T-Mobile has a weird way of staying in the news, whether it be for good or for bad. Two years ago they started the deceitful trend of lying about 4G networks and it kind of has snowballed from there. They were able to make $4 billion off the failed AT&T merger and while they waited for the spectrum transfer to be approved, closed seven call centers. Now, the company looks ahead in order to save itself from potential implosion and has inked a deal with MetroPCS to merge forces.
The deal will give MetroPCS shareholders $1.5 billion in cold, hard cash and they will also get 26 percent stake in the new company. Deutsche-Telekom, parent company of T-Mobile, will keep hold of the rest of the 74 percent. Depending on how slowly or quickly the FCC and Department of Justice care to move on this, the deal is expected to be finalized by June of next year if no problems should arise. It should be noted that back in February Sprint was rumored to have a lot of interest in buying MetroPCS, but nothing ever came of it.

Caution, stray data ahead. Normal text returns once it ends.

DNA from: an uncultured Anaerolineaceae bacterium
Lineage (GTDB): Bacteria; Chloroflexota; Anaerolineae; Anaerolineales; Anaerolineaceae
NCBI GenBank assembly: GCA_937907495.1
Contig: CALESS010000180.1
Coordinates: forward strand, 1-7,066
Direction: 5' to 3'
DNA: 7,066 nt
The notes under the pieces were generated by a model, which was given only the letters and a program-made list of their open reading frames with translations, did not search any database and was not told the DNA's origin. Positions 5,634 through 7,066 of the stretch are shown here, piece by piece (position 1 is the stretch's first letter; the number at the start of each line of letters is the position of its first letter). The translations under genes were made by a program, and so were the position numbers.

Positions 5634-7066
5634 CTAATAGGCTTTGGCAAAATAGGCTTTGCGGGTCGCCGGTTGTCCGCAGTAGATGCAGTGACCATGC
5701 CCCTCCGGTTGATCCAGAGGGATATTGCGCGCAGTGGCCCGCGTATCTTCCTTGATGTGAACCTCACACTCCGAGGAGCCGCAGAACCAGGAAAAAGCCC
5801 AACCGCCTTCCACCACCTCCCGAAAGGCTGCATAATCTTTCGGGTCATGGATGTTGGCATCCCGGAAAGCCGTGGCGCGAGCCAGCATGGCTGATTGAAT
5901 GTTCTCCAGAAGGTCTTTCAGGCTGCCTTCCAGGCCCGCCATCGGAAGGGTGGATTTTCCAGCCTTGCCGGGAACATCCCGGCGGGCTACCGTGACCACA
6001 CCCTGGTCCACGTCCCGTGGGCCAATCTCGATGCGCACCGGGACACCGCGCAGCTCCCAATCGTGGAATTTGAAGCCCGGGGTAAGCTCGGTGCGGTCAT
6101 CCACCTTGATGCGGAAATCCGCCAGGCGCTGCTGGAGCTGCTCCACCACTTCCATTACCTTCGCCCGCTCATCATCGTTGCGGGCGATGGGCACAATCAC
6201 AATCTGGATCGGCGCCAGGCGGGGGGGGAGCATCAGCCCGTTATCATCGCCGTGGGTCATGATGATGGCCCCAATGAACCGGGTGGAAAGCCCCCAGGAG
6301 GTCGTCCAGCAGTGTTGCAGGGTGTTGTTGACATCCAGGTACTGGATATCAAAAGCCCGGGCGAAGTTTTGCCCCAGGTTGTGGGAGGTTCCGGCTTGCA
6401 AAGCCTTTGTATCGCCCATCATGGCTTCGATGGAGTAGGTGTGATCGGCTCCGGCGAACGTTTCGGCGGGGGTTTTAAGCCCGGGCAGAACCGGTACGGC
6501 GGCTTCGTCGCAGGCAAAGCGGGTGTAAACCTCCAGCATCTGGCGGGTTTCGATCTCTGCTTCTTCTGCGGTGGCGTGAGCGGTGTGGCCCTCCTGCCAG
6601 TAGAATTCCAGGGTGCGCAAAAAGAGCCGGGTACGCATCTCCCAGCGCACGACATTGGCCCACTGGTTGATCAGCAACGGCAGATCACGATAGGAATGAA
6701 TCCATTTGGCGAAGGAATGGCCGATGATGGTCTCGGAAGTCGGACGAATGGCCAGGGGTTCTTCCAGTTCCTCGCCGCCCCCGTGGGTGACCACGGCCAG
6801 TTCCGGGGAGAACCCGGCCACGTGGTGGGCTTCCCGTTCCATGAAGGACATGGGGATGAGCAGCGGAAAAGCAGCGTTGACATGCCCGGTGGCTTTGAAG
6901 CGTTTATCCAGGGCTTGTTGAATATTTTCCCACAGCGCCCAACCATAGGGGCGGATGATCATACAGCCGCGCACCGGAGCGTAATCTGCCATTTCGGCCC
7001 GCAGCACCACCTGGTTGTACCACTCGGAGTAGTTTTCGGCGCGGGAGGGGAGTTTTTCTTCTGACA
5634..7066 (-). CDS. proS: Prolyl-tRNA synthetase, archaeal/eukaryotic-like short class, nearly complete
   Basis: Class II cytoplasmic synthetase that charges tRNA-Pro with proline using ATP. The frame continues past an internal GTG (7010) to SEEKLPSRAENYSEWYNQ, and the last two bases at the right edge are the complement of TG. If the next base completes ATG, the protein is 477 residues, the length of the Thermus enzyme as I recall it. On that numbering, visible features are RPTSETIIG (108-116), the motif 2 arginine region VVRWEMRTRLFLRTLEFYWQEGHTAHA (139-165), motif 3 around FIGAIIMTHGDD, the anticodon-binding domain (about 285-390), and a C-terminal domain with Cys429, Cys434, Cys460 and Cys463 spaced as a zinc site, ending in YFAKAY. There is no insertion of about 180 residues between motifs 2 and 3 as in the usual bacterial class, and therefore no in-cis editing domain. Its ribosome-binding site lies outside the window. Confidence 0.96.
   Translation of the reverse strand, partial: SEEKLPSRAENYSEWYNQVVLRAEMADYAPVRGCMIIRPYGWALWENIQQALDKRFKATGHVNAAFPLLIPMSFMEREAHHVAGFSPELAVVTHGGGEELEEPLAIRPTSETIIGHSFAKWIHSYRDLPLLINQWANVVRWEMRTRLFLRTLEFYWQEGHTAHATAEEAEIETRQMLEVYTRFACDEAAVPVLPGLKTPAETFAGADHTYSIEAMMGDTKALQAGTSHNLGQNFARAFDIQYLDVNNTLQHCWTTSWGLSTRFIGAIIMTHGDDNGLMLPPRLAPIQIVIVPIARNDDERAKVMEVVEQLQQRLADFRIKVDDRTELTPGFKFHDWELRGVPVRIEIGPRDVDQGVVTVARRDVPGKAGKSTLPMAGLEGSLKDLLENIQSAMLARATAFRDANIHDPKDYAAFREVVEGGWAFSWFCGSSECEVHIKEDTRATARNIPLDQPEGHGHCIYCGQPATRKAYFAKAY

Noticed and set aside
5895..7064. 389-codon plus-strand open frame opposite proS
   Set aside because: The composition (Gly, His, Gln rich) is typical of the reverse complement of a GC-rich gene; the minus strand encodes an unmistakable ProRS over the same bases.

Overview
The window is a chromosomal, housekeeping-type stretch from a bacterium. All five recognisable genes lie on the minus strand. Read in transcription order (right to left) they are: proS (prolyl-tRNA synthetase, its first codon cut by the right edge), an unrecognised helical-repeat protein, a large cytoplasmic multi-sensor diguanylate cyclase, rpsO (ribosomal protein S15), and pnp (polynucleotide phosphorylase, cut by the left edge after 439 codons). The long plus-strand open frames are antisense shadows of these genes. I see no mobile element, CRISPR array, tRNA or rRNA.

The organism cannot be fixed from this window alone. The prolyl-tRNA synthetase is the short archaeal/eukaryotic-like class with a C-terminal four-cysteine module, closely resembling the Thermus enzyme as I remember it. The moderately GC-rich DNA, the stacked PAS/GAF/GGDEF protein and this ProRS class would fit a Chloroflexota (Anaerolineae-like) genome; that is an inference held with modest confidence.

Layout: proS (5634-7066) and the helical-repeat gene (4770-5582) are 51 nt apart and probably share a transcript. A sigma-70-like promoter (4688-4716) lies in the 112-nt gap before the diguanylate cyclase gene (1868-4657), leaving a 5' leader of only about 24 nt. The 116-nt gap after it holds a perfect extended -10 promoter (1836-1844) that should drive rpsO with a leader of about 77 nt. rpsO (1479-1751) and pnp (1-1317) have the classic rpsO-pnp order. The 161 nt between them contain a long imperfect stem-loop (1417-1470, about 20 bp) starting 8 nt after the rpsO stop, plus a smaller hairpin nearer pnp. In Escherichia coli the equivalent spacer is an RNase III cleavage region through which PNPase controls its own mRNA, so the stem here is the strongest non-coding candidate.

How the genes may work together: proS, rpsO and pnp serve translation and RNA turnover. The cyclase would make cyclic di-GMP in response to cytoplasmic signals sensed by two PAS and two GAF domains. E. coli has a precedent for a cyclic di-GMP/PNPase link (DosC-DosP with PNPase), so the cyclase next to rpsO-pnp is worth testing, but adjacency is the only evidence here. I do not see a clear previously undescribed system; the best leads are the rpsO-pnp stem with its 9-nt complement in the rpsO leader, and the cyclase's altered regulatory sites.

Rene Obermann, CEO of Deutsche-Telekom, said,
We are extremely pleased to announce this transaction with MetroPCS, which enhances Deutsche Telekom's position in the expanding U.S. wireless market. The T-Mobile and MetroPCS brands are a great strategic fit - both operationally and culturally. The new company will be the value leader in wireless with the scale, spectrum and financial and other resources to expand its geographic coverage, broaden choice among all types of customers and continue to innovate, especially around the next-generation LTE network. We are committed to creating a sustainable and financially viable national challenger in the U.S., and we believe this combination helps us deliver on that commitment.
This is surely an interesting move and will put T-Mobile back in contention with the bigger guys like AT&T and Verizon Wireless, and MetroPCS actually has a few of their own 4G LTE light towers. So, while T-Mobile works until the middle of next year to roll out their first 4G tower ever, they will merge into a company who's already established an LTE footprint in several markets. In the end, it is a win for T-Mobile and by 2014 they will no longer have to lie to their customers unless they'd like to say that the merger allows them to have the nation's largest 5G network. It could happen, you know.